Places to Paddle tm
Canoeing - Kayaking - Rafting


Kadava, Fiji, South Pacific Ocean

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Our Route Summary

  • Submitted by: Douglas Montgomery with
    Photos by Matthew F. Hudson (Copyright:2000 A Fool's
  • Date Submitted: 5/2002
  • Location: Kadava, Fiji, South Pacific Ocean. The high island of Kadavu is the most southerly of the Fiji Island group. Locals call it "New Zealand lai" (little New Zealand). (Vunisea air strip)
  • Class: 2
  • Distance Paddled: 50 nautical miles
  • Water Level: not applicable
  • Water: salt (ocean), tropical
  • Wildlife: Turtles, sea snakes ( they often patrol the beach at high tide), tropical fish.
  • Special Regulations: Every beach belongs to someone. It's your job to find the owner and ask permission to camp. We bought fresh yaqona root at the market in Lautoka and gift-wrapped kilogram portions in newspaper and string. The premium stuff-- from Vanuatu --is less than $5 a kilogram. Fijian men are universally delighted to receive a package of this, from which they manufacture fresh kava. Armed with this, your big problem is finding the owner of the land to present it to and ask permission to camp. The easy way for us was to begin and end our trip at Reece's Place, a budget resort on Galoa Island, just a couple of miles by truck and boat from the airstrip. Bill Reece showed us on our chart which owners welcomed kayakers. Plus there are other budget resorts around the south side of the island with easy kayak access. The north side of the island, sadly, has only expensive resorts, but there are ample places to camp. Lonely Planet's guide has locations and phone numbers for Reece's Place and other resorts.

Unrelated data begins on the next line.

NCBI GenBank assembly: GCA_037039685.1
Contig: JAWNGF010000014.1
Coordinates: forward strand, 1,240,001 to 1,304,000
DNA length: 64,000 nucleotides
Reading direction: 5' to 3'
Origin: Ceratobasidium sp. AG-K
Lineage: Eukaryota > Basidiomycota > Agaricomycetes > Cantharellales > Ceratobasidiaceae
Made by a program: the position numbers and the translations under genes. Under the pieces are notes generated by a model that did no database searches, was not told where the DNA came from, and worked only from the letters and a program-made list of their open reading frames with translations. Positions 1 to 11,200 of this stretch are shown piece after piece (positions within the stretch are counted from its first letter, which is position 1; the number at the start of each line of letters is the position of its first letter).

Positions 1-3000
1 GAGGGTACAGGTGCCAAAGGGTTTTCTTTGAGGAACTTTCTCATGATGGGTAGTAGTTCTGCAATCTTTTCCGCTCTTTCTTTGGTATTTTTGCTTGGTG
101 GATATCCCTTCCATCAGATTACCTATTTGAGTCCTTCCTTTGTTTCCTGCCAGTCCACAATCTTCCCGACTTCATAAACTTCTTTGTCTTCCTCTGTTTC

• Directions: You can fly to Vunisea air strip from Nadi or Suva, but if you want a visiting boat permit (It's not clear whether kayaks really need one-- we were never asked to produce it) you have to go to Suva. If you don't have a decent chart of Kadavu (U.S. defense charts are too small-scale), Suva is the place to go for that, as well. Virtually all flights to Fiji from outside land in Nadi.
  • Fee: Small planes fly to Vunisea for a fare of about $100.00. Overweight charges for folding kayaks are about $20 each. (Please also see "Special Regulations" above for fresh kava prices.)
  • Description: We used the dock at Reece's Place.
  • Parking:
  • Facilities:


  • Directions: To keep this paddle a class 2, we landed at Vunisea on the north side, grabbed a $5.00 transport across the island (1/2 mile) and paddled a mile back to Galoa. (Circumnavigating the island would make it Class 4 paddle because of the currents around Cape Washington on the west end of the island. And circumnavigation would add an additional 25 miles to the trip.
  • Fee: $5.00 transport across the island
  • Description:
  • Parking:
  • Facilities: none

What We Saw

There were, in April, strong (15-20 knot) prevailing winds from the east to east-by-southeast on Kadavu (pronounced "Kandavu"), yet for some very good reasons, the practical way to proceed is into the wind up the windward side of the island. First of all, the western end of the island is considered hazardous to small craft because of tricky currents around Cape Washington. The Great Astrolab Reef blocks swell on the south side of the island and the trick is to use a calm morning to paddle out to just inside the reef and follow it east. This will keep you from getting bogged down in heavy swell in SoSo Bay, and allow you to get to Waya Island by the end of the first day (about 14 miles).

There is a reasonably-priced diving resort across from Waya--Matava-- run by Australians. We camped on Waya Island, owing to Bill Reece's connection with the American owners, who are absentee. Bill's brother George is caretaker.

The next day of paddling will get you around to Albert's Place (about 8 miles), another bargain diving resort in a beautiful setting (photo at right).

There is a shortcut on the way through a mangrove swamp. Just remember to turn right after you come out of the swamp-- Albert's Place faces Ono Island.

When we continued on around to the west, we were surprised by the size of the swell following-- there's a big fetch from the Astrolab to the northeast coast of the island. I wouldn't want to have had to paddle into it.

If you want to run this expedition with a minimum of wind, go in September.

Don't worry about Fiji's politics! Everyone will be delighted to see you. This place is virtually unspoiled by tourism.